9781108559171 ebook 9781108471732 hardback 9781108458368 paperback
Cambridge studies in international and comparative law ; 139.
Victim Reparation under the Ius Post Bellum fills an enormous gap in international legal scholarship. It questions the paradigmatic shift of rights to reparation towards a morality-based theory of international law. At a time when international law has a tendency to take a purely positivistic and international approach, Shavana Musa questions whether an embrace of an evaluative approach alongside the politics of war and peace is more practical and effective for war victims. Musa provides a never-before-conducted contextual insight into how the issue has been handled historically, analysing case studies from major wars from the seventeenth century to the modern day. She uses as-yet untouched archival documentation from these periods, which uncovers unique data and information on international peacemaking, and actually demonstrates more effective practices of reparation provisions compared with today. This book combines historical analysis with modern day developments to provide normative assertions for a future reparation system.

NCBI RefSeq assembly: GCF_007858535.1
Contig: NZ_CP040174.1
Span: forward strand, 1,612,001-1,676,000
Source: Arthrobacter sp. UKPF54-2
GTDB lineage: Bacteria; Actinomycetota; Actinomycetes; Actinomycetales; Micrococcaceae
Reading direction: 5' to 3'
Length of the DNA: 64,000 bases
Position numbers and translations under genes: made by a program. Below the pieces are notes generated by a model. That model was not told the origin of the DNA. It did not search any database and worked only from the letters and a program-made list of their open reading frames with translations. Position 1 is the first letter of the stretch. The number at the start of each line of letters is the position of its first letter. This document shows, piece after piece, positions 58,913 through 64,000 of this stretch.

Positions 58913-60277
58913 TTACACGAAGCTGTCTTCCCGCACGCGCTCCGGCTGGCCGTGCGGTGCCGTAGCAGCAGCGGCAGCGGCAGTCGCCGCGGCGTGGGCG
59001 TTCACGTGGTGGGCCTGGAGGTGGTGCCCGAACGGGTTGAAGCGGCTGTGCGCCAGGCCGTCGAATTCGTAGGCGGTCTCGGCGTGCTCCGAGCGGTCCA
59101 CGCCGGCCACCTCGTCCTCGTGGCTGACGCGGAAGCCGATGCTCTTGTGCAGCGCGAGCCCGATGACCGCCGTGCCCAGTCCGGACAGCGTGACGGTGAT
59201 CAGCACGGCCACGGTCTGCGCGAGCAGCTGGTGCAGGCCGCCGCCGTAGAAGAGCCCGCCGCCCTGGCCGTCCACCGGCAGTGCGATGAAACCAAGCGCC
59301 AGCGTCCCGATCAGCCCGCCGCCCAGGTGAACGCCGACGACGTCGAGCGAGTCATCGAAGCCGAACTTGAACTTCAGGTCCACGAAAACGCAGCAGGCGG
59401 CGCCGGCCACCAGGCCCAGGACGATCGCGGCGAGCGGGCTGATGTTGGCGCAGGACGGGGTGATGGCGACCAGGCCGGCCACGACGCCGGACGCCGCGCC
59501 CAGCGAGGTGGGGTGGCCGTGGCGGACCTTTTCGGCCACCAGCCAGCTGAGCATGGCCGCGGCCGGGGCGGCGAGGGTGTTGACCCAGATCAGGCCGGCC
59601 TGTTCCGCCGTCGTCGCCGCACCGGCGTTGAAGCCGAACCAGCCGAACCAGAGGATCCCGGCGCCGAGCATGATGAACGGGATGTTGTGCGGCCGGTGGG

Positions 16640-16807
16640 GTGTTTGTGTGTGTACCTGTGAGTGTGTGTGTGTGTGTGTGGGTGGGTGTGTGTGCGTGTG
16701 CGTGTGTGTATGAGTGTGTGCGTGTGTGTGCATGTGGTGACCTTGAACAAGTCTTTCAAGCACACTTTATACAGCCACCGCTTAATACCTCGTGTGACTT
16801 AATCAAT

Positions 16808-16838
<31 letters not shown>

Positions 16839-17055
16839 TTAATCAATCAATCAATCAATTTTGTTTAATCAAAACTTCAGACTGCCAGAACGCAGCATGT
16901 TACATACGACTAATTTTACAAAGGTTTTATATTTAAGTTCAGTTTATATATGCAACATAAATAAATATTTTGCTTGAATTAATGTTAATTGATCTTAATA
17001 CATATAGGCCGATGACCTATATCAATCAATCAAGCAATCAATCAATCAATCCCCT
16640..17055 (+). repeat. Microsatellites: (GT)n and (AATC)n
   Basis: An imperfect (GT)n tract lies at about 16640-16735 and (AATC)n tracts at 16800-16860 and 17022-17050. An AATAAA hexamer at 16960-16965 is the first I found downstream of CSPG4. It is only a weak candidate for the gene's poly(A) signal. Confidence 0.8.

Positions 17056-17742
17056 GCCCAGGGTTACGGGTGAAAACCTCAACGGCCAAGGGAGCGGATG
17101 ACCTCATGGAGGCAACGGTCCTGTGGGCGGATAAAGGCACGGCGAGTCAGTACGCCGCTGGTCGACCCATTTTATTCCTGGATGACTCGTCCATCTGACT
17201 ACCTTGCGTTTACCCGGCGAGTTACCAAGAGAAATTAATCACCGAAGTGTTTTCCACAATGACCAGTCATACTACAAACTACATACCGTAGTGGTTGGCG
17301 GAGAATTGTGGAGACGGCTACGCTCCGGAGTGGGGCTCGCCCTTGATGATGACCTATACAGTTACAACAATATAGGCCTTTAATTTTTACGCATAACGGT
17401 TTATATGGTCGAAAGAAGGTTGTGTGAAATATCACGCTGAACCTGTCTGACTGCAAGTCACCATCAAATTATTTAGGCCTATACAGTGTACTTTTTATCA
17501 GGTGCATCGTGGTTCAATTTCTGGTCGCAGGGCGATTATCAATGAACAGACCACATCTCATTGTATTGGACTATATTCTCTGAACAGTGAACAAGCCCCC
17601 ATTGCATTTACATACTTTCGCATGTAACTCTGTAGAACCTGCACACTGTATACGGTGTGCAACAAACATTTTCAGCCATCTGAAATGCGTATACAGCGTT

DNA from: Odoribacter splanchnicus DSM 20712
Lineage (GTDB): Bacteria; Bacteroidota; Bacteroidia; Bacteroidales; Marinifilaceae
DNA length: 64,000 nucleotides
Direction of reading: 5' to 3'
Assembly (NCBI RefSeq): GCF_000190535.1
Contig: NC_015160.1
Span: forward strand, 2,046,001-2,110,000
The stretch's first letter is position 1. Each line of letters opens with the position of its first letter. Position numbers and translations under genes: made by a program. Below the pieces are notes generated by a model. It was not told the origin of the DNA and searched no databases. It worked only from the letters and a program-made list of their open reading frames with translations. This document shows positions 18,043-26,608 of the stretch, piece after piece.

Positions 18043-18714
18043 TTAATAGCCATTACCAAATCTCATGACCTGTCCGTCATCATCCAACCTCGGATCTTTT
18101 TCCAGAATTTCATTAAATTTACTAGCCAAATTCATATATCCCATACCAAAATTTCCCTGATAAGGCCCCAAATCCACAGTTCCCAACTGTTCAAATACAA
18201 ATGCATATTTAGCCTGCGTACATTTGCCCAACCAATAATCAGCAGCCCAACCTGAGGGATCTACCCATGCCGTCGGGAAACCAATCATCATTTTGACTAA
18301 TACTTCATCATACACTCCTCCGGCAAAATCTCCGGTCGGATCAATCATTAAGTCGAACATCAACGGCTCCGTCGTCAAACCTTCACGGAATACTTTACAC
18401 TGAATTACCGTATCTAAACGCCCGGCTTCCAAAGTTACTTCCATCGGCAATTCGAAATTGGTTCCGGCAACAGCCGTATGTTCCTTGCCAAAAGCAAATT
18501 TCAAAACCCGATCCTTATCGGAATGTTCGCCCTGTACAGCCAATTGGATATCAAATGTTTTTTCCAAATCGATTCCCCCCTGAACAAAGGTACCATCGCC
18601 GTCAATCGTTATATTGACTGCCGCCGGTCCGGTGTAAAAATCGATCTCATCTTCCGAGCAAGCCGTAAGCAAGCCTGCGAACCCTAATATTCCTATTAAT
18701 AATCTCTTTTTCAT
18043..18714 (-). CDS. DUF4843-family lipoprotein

Title from publisher's bibliographic system (viewed on 04 Jan 2019).
Formatted Contents Note
Peace treaties and admiralty courts The Anglo-Dutch wars The Silesian loan affair and the seven years war The American War of Independence The Anglo-Argentine commission The American Civil War The second Anglo-Boer War Reparation and international law from the twentieth century A peacful and normative conclusion?